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The Decline and Fall of Literary Journalism

Professor Norman Sims, who says that he “more-or-less invented or revived the term,” has replied to my criticisms of literary journalism. His reply was posted earlier this morning at Critical Mass, the blog that Mark Athitakis maintains for the National Book Critics Circle.

Now, I had objected that, when it is used to describe a certain kind of journalism (“journalism of the better sort,” to coin a phrase), the term literary journalism is pretentious. Sims does not entirely disagree:

“Literary” is a sacred and self-congratulatory term, and it is matched with “journalism,” a profane term. English departments tend to prefer “creative nonfiction,” a term with even more inherent difficulties. “Creative” implies that it can be made up — and it often is — and “nonfiction” says what it is not. The choice of terms was debated in the [International Association for Literary Journalism Studies], and that scholarly group decided to go with literary journalism.

So it is a bureaucratic term — or a newer substitution for an older one, rather like the personnel department’s becoming the department of human relations. “The standards have been vigorously debated in an international conversation,” Sims declares. All right, then. A consensus has been reached and the question is now closed. There is even a professional organization dedicated to propagating the faith! And I, I am a stranger to it.

Not only that: I am not permitted to call myself a literary journalist. “I’d call Myers a ‘critic,’ not a literary journalist,” Sims says, as if the difference were immediately obvious to everyone. It is acceptable, though, to go on referring to Edmund Wilson as a literary journalist. Not because he reviewed books for the New Republic, the Dial, the Nation, the New Yorker, and Vanity Fair. Certainly not because he supported himself on the proceeds from his reviews. No, indeed. “If you look at Wilson’s writing in American Jitters (1932), and especially his piece ‘The Jumping-Off Place,’ you’ll find excellent examples of Wilson’s reporting and literary journalism done early in the Depression,” Sims says. “And of course he was an extraordinary literary and cultural critic as well,” he allows.

The problem with all this is that Sims’s history is farblondzshet, as the French might put it. “The first modern use of ‘literary journalism’ was probably in 1937 by Prof. Edwin H. Ford at the University of Minnesota,” Sims writes in a footnote, “but it didn’t catch on until I published The Literary Journalists in 1984.” I really like that qualification “modern.” Even after he slips it in, though, his claim remains false from top to bottom.

The term literary journalism dates from the mid-19th century. The earliest use of it in this country that I’ve been able to track down was in an unsigned editorial in the Yale Literary Magazine in June 1842.

“It is a common remark,” the editorial opens, “that every age has its own Literature.” While earlier ages had their dramas and their poetry and their satires and their romances, the literature of the time had “assumed a lighter costume, and one more adapted to the character of the age.” It had taken the form of the Review. Britain had the Westminster Review, the Dublin Review; Paris, its “Moniteurs and Gazettes, and in the metropolis the rage for Literary Journalism is actually surprising.” Germany, after all, is the “book-publishing nation of Europe,” but even there “the love of Literary Journalism has never been carried farther than la belle France.”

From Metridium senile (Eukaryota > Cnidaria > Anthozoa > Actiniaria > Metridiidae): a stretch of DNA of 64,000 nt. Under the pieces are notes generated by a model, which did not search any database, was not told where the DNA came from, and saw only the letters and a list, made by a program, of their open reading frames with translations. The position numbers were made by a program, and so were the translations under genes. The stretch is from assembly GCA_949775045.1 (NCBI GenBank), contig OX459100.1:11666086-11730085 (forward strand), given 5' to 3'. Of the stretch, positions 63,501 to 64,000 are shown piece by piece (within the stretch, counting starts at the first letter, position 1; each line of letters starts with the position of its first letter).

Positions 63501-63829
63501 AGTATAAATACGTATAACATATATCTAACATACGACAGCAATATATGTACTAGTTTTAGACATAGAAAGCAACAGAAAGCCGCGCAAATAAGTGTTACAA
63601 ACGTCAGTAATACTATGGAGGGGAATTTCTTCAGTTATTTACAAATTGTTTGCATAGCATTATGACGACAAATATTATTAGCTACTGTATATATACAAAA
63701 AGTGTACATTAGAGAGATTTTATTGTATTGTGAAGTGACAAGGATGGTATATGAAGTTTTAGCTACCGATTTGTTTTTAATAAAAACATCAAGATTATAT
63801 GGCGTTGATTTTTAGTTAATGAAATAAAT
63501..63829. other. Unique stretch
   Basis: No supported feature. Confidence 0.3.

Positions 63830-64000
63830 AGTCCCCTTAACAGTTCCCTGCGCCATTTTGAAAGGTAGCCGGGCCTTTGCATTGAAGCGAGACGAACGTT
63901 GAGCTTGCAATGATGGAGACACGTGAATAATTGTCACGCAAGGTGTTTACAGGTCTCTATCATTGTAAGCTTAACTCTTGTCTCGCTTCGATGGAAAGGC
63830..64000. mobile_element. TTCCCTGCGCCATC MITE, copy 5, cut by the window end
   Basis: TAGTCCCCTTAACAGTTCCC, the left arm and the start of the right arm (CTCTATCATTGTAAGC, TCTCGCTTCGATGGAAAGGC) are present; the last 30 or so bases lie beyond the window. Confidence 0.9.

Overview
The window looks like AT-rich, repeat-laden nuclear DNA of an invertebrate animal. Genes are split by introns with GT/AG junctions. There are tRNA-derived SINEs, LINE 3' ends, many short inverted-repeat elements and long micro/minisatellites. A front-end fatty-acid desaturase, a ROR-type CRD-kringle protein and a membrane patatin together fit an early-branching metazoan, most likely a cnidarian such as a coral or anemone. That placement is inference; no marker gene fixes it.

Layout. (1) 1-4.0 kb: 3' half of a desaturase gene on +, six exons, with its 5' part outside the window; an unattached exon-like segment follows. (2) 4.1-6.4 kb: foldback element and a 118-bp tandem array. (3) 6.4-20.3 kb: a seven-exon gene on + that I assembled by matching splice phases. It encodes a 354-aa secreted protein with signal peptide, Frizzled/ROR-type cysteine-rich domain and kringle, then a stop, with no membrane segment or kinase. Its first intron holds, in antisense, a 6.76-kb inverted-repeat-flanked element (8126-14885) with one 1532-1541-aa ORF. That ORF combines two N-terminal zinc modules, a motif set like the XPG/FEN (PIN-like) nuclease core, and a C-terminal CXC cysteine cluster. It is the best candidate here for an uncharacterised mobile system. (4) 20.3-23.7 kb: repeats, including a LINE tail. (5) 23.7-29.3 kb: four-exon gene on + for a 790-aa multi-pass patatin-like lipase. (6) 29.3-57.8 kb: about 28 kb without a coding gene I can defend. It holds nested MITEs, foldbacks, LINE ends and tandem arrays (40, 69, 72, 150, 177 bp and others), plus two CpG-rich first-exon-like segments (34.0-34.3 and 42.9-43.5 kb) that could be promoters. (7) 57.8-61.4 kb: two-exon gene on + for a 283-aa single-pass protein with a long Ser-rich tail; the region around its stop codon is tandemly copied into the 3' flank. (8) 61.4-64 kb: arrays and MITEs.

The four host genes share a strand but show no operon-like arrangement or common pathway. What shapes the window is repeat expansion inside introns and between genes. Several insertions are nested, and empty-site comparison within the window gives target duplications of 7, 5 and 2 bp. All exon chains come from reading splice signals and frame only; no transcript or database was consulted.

The contemporary usage was on the mark. Literary journalism arose with the 19th century reviews — the Edinburgh Review in 1802, the Quarterly Review in 1809, the Westminster Review in 1824. (The first Review on these shores, the North American Review, was founded in 1815. It was followed by the Democratic Review in 1837 and the American Whig Review in 1844.) As Gertrude Himmelfarb explains in The Spirit of the Age (2007):

The essays in each Review were just that: reviews of a book or several books, or of a lecture, an essay, a pamphlet, a journal, or even the text of a bill in Parliament. There had been book-review journals before that, but they were little more than booksellers’ organs, brief notices of new publications. The new quarterlies contained long reflective, critical essays, often using the book as the pretext for an excursion into the subject at large.

“Literary journalism” seems to have been the American name for the contents of the Reviews. In 1859, the Southern Literary Messenger, Edgar Allan Poe’s old journal, welcomed two new Reviews that had “entered fully upon the career of literary journalism. . . .” The term was only beginning to be established, but by the end of the century, it had become accepted usage. In discussing Andrew Lang’s merits in the Bookman for April 1896 (he may not be a critic, but “he has the qualifications of fine scholarship, a long love of books, and a long habit of using them, without which no fine handling of literature is possible”), Annie Macdonell wrote:

Mr. Lang is the perfect master of the manner which suits him best, and very straightforward, lucid, and swift it is; and if he has founded no school, he has had incalculable influence in forming a lighter, brighter, simpler style of literary journalism.

Nor is it true that this use of the term was somehow “pre-modern.” Back in 1861, the Christian Review had praised Macaulay for raising the tone and modifying the character of “modern literary journalism.” The term and the practice were both strikingly modern, emerging at the same time as the modern profession of letters. Patronage was dead; creative writing was not yet born. Literary journalism — that is, reviewing books for the periodicals — was the means of economic support for the average writer with literary ambitions. By the 1860’s, John Gross wrote in The Rise and Fall of the Man of Letters (1969), “literary journalism was at last becoming a secure enough profession for it to attract a steady flow of talent from the universities.”